Note: In distributed transactions, data is processed across multiple data repositories (most commonly databases).
Failure transaction flow
The above sequence diagram shows a representation of failure transaction flow. In the event of failure, it sends the "Failure" response back to Dynamics 365 FO or Dataverse.
The failure may be caused by a business validation failure at Dataverse, resulting in Failure and Dual-Write run-time aborting the transaction.
At the pre-commit stage in the source, most of the validations are done on the source side and anything after that is basically the final commit activity from Dynamics 365 FO and if it is aborted then it will roll back the whole transaction.
How should design be approached?
Multiple records are inserted into one or more tables as part of a single transaction scope, such as the invoice posting routine.
As we learned earlier, all transactions of a single transaction block bundle get combined and committed as a single batch.
There could be multiple transaction blocks where a certain process could trigger multiple transaction blocks such as posting of invoices etc.
And each transaction acts as a single message sent back and forth between D365 FO and Dataverse.
So, each transaction must send one request to the other side for the commitment.
First aspect is complex business process
If due to some business process, lots of transactions are generated in your source system then it will bubble up to lots of network’s calls flowing back and forth because of dual-write.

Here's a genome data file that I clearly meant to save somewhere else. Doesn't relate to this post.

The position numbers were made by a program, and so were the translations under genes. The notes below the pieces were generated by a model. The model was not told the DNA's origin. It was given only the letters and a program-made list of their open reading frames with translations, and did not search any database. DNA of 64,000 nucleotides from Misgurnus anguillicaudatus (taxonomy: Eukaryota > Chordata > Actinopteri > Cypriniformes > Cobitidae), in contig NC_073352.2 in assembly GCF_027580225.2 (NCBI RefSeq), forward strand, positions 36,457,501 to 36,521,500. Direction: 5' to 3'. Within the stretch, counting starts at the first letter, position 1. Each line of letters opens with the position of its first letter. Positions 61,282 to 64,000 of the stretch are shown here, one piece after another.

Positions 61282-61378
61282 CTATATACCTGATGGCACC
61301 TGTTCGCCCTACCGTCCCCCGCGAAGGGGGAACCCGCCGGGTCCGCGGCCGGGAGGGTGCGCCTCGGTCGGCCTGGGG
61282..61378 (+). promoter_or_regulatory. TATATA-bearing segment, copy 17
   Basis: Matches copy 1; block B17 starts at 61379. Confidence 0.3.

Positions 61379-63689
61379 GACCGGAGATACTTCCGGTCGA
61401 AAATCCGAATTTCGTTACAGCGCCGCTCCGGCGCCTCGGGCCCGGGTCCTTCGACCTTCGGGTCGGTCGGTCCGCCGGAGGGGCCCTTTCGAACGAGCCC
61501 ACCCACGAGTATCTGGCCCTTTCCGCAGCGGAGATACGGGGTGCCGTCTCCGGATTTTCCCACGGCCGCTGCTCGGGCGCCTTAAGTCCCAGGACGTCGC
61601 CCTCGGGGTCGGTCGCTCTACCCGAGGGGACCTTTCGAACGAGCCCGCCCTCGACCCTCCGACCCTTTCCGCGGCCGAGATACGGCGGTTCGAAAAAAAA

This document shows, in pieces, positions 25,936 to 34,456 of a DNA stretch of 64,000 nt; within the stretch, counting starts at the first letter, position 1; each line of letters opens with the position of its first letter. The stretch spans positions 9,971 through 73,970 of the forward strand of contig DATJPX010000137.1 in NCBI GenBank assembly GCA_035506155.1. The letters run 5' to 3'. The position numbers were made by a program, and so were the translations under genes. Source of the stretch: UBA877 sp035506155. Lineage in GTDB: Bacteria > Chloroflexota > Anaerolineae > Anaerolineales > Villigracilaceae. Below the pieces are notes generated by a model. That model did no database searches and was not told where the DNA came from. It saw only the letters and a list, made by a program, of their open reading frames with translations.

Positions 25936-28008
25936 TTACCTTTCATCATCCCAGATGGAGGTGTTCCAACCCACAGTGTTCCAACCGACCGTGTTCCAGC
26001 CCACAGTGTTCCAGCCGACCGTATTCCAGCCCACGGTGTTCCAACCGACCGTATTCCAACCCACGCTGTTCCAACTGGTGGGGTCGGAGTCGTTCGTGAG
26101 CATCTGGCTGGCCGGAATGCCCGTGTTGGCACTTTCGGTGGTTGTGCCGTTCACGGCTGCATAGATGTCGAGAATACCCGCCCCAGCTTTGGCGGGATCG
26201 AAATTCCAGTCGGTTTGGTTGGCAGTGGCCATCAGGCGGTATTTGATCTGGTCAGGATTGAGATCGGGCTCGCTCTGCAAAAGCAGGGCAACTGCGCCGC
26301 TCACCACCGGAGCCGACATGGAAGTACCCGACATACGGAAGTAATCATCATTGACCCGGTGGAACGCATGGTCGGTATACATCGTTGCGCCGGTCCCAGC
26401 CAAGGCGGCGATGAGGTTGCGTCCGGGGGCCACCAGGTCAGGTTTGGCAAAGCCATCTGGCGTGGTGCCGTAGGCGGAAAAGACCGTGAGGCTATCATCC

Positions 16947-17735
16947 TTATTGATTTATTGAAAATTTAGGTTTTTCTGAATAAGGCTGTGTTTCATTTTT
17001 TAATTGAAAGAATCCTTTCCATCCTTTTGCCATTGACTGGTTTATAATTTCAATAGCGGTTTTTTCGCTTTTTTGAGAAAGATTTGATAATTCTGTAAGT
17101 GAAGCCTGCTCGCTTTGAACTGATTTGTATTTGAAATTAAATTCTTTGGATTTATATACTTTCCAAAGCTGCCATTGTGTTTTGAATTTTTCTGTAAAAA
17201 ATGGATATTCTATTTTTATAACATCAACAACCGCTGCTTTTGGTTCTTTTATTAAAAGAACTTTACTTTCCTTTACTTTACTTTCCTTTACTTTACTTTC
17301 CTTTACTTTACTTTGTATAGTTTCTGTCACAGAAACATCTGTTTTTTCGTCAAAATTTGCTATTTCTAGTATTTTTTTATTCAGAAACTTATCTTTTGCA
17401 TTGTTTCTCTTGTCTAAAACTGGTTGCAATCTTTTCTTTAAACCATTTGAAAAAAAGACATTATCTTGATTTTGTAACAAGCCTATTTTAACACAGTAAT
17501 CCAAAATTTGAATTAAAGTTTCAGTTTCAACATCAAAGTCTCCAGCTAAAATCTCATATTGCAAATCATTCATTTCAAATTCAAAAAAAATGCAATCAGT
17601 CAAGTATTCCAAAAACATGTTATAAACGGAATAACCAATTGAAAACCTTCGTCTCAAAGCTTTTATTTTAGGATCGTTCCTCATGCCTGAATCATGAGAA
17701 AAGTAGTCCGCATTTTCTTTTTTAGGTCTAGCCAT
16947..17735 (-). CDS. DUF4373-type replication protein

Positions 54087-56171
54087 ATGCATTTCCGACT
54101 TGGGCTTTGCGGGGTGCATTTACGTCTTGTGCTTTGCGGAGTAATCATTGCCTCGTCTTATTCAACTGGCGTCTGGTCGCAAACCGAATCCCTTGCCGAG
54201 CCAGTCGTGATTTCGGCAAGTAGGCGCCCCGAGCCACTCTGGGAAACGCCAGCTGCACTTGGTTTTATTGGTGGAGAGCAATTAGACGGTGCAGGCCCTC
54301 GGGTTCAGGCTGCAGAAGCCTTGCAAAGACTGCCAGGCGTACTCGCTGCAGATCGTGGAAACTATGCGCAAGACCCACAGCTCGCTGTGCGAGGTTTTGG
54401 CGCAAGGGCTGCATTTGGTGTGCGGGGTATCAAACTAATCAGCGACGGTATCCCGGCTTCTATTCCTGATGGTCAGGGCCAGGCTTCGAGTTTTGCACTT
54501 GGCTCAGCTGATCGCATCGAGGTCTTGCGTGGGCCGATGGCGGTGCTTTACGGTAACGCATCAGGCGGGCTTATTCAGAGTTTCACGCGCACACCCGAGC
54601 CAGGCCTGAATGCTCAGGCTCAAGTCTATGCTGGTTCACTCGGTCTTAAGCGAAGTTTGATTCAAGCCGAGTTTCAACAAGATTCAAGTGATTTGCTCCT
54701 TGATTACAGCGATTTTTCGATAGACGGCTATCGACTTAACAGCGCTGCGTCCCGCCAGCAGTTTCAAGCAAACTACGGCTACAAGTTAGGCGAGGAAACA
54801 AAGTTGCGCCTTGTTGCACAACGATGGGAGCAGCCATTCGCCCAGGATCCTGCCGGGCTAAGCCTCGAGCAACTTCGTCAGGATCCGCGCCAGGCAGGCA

When we are talking about the number of transactions on each side especially, we are referring to the UnitOfWork. The number of transactions would impact the number of calls made by Dual-write to another side.
A second aspect is the number of records per transaction
Each transaction is separate and, as a result, it will be able to commit on its own and will not be dependent on other transactions. However, each transaction can have many records, it could be 10 or 1000 or more than 1000.
There is just something complex about your business process. So, if somebody posts 1000 invoices, then there would be at least 1000 records in the transaction scope.
In other words, one transaction scope equals one transaction call.
All these records bundle up and pack together and send to another side as a single transaction.
I would highly recommend to understand Dual-write sync-limits and Service protection API limits from Dynamics 365 FO to Dataverse before designing the tables maps to avoid unnecessary performance issues.
There are also limits apply when data is written from Dataverse to Dynamics 365 FO.
More information: learn.microsoft.com/en-us/dynamics365/fin-o..
What’s new coming in Dual-write?
A new feature will be available as a public preview on January 1, 2023. Additionally, dual-write functionality will support asynchronous, continuous data movement between Dynamics 365 FO and Dataverse in order to achieve data consistency in the future. As an alternative to Data Integrator, you can think of it as a tool for integrating data.
It will be possible for asynchronous business processes to participate Dual-write executing bulk create and update operations in asynchronous mode. Additionally, this feature will prevent session timeouts.